Although calorie intake on the military diet is too high to count as fasting, the approach of eating normally on the 4 days off mimics the practice of intermittent fasting. Therefore, people may achieve better long-term results by following this diet rather than a low-calorie diet.
Further research is necessary to confirm any specific benefits of the military diet.
Below are some commonly asked questions about the military diet.
How much weight can a person lose on a 3-day military diet?
A website providing information about the military diet suggests that people could lose up to 10 pounds (lbs) in 1 week and as many as 30 lbs in 1 month if they continue to follow the diet.
However, there is no research to support this claim. Also, losing 10lbs in a week is not considered healthy weight loss. A more reasonable rate of weight loss is 1-2 lbs a week.
Can a person do the military diet for 7 days?
No. The military diet, also known as the 3-day diet, is supposed to be followed for 3 days. For the remaining 4 days of the week, a person should resume the recommended daily calorie intake.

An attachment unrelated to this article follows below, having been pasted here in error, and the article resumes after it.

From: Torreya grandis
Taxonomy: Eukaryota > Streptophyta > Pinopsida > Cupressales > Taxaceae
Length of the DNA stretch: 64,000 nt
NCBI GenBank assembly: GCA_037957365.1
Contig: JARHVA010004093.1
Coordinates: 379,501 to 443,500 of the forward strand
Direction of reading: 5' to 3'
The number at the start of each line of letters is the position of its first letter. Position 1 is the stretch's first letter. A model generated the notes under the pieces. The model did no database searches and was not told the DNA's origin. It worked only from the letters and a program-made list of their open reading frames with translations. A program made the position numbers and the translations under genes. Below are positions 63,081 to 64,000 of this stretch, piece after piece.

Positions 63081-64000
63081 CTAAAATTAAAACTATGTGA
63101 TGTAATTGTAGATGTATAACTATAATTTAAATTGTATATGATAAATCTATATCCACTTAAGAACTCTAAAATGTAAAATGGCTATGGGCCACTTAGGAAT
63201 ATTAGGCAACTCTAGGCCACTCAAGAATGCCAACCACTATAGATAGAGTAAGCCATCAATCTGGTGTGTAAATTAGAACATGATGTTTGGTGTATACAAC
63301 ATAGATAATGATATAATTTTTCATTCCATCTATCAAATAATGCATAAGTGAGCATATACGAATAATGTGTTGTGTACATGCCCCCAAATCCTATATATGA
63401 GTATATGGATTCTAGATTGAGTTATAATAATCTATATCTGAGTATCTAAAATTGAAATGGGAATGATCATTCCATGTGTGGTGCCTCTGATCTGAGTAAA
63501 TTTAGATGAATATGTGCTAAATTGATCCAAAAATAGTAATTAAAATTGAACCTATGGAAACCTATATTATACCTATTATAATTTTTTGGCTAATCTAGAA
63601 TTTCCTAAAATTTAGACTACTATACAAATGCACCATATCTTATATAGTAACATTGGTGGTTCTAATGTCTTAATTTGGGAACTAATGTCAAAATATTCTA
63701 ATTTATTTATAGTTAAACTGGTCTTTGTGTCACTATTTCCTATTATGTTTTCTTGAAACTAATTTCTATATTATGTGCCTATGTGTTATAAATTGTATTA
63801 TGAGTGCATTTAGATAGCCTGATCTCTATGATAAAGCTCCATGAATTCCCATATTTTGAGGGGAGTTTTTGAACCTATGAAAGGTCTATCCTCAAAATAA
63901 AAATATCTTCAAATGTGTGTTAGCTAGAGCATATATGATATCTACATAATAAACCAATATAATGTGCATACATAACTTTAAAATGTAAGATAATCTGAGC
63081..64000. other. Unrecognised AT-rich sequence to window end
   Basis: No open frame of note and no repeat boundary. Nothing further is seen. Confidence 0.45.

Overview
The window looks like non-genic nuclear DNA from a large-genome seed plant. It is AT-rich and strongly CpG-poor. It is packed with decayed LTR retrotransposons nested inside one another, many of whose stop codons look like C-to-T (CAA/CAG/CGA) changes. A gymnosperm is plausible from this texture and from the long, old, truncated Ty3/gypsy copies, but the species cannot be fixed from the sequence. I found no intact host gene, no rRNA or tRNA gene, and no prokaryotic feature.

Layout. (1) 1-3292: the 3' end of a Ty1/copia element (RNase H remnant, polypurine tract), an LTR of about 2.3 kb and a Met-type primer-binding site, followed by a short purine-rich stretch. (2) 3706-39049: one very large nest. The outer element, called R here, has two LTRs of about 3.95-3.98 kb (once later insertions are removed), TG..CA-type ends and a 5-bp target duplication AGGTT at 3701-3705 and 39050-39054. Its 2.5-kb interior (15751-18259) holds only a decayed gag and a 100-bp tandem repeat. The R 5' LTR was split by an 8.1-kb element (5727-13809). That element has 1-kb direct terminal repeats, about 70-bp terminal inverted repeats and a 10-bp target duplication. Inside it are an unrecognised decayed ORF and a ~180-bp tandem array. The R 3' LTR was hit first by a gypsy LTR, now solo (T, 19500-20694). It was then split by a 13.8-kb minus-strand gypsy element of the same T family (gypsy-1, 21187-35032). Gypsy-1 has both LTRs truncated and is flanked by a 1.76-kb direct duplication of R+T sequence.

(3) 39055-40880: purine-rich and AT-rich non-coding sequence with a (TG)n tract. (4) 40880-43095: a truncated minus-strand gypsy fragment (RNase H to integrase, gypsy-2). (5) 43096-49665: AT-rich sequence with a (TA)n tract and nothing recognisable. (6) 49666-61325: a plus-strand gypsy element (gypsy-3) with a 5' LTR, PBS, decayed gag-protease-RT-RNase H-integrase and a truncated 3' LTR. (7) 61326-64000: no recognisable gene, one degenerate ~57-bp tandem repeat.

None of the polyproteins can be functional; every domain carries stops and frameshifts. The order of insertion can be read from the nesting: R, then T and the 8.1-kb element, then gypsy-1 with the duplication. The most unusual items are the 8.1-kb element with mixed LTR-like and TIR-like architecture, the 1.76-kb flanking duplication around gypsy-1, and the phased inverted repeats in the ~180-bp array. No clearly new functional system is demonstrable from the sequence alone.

How do you lose weight on the 3-day military diet?
Proponents of the military diet claim that eating a calorie-restricted diet for 3 days of the week will kick-start a person’s metabolism and make them lose weight quickly.
The military diet involves restricting calorie consumption for 3 days and then eating a regular diet for the next 4 days. To optimize their weight loss, people may wish to try reducing calories on the 4 rest days too.
Following the military diet may be effective and harmless in the short term, but long-term adherence has associated risks. These include regaining the lost weight afterward, especially if people are reducing their calorie intake on all days of the week.
The diet is very limited in choice and includes some foods that are high in saturated fat, salt, and sugar. It also promotes eating unhealthy processed meats and underemphasizes vegetable consumption.
Adopting healthy eating habits every day is a more sustainable approach to losing weight and maintaining weight loss.